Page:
Taxation of Superannuation Funds

Posted on 22nd March 2019 by Christabelle Harris

The following information provides an overview of the basics of taxation applicable to Self Managed Superannuation Funds (SMSF). Superannuation funds are essentially subject to the same taxation principles as any other taxpayer, however they receive concessions such as a reduced tax rate, in return for complying with the superannuation laws.

Taxable Income

A complying superfund is subject to a maximum concessional tax rate of 15% on its taxable income.  The tax rate is reduced further for pension accounts and capital gains is reduced to 10% for investments held over 12 months – further information is provided below.

The taxable income of a SMSF is based on total assessable income less any allowable deductions. The most common types of assessable income for complying SMSFs are concessional contributions (such as employer and personal concessional contributions), net realised capital gains and investment income such as bank or term deposit interest, dividends, distributions and rent from properties.

Any tax payable can be reduced by way of relevant rebates such as imputation credits – currently, complying SMSFs can take full advantage of any franking credits in respect of Australian dividends despite having a concessional tax rate.

An SMSF which is found to be non-complying will incur tax at the highest marginal tax rate (45% plus Medicare Levy).

Special rules apply for capital gains and special income.

Capital gains

A capital gain arising from the disposal of a superfund’s asset will form part of the fund’s taxable income and will be subject to tax at 15%. Where the fund has held the asset for more than 12 months, it will receive a CGT discount of one-third of the capital gain. This effectively reduces the capital gains tax to 10%.

For example, if the fund makes a $15,000 capital gain on the disposal of an asset and the discount method applies, only $10,000 would be included as taxable income reducing the tax from $2,250 to $1,500.

Different options apply to assets acquired prior to 21 September 1999.

Pension Phase

Upon retirement (or another condition of release), a SMSF member can commence a pension from their member entitlement in the SMSF – the entitlements supporting the pension are referred to as being in pension phase.

Broadly, a complying superfund is entitled to a nil tax exemption for the income attributable to the pension phase benefits of the fund.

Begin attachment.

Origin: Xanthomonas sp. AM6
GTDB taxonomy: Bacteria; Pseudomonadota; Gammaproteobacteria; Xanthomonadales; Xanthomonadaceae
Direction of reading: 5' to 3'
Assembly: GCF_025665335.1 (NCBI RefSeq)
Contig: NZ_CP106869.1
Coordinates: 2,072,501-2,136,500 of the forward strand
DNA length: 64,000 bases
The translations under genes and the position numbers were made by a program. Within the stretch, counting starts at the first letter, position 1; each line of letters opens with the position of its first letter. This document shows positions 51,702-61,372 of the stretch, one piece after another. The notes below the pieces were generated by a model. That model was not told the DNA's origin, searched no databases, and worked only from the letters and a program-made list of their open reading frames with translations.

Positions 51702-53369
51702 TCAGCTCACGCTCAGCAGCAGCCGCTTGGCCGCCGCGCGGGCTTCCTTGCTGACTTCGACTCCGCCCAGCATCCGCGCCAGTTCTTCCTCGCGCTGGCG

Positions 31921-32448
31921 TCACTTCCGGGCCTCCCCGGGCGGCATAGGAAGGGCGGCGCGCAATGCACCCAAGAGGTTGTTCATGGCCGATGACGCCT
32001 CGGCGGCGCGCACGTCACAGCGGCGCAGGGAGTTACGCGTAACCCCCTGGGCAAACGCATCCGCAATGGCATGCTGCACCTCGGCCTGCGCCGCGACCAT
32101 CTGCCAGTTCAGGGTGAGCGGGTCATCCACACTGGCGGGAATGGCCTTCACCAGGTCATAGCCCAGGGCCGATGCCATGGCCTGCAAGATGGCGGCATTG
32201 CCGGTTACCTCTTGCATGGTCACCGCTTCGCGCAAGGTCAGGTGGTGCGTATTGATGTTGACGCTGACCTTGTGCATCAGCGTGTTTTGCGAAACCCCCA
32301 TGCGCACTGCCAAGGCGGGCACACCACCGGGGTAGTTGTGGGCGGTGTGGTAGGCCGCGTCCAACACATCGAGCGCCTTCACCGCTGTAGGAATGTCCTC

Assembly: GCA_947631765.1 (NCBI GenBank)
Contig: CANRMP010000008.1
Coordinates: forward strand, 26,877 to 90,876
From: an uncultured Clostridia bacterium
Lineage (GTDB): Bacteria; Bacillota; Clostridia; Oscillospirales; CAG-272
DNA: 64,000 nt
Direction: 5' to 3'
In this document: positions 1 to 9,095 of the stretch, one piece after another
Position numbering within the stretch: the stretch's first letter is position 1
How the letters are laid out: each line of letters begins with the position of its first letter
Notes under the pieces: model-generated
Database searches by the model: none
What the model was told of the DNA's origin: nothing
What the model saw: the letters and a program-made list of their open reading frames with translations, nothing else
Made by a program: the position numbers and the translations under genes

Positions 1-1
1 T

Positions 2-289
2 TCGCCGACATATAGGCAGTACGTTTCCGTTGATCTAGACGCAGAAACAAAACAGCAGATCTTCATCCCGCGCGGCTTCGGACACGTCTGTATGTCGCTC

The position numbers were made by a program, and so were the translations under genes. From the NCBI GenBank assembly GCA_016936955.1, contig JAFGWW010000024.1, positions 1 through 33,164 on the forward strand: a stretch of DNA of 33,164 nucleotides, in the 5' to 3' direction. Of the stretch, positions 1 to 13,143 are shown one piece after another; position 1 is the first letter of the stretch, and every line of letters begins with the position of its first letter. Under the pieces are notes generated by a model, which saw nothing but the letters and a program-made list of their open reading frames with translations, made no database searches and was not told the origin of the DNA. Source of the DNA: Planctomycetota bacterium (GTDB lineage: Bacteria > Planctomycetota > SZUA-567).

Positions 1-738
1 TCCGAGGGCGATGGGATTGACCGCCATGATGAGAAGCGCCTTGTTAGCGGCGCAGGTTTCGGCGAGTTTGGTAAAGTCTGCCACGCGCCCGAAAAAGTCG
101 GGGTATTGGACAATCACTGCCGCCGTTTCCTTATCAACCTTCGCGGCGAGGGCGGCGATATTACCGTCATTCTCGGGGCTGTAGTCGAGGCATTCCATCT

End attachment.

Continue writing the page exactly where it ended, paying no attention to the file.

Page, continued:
This means that an SMSF with members solely in pension phase will be 100% tax free. If a fund has members in both pension and accumulation phase, the proportion of net income which is exempt from tax will generally need to be determined by an actuary.

Once a condition of release is met and a lump sum or pension payment is made to a member, the lump sum or income stream itself is generally tax free in the hands of the member if they are over the age of 60, however there may be some tax payable if they are less than 60.


The following table summarises the income tax rates which generally apply to complying SMSFs.


Accumulation Phase


Income Associated with Pension Phase



Capital Gains (for assets acquired on or after 21 September 1999)



Special Income and Non-Complying Funds




  • 15% if held for less than 12 months
  • 10% if held for longer than 12 months (CGT Discount applicable)


Special income (non-arm’s-length income)

A complying SMSF must pay tax at the highest marginal tax rate on ‘special income’ which includes:

  • Dividends received directly or indirectly from a private company, unless the dividend is consistent with an arm’s length dealing
  • Distributions from a trust where the SMSF does not have a fixed entitlement to income from the trust (generally discretionary trusts)
  • Any other non-arm’s length income of the fund derived from a scheme where the parties are not dealing with each other at arm’s length and the amount of the income is greater than what it would have been had the parties been dealing at arm’s length in relation to the scheme

It is important to remember that an SMSF is a legal tax structure where the sole purpose is to provide for a member’s retirement. There are many issues to consider in addition to the taxation concessions enjoyed by superfunds.

Please contact our Superannuation Manager Helen Cooper on (08) 9316 7000 should you wish to discuss your specific circumstances in more detail.

Any information provided in this article is general in nature and does not take into account your personal objectives, situation or needs. The information is objectively ascertainable and was not intended to imply any recommendation or opinion about a financial product. This does not constitute financial produce advice under the Corporations Act 2001.

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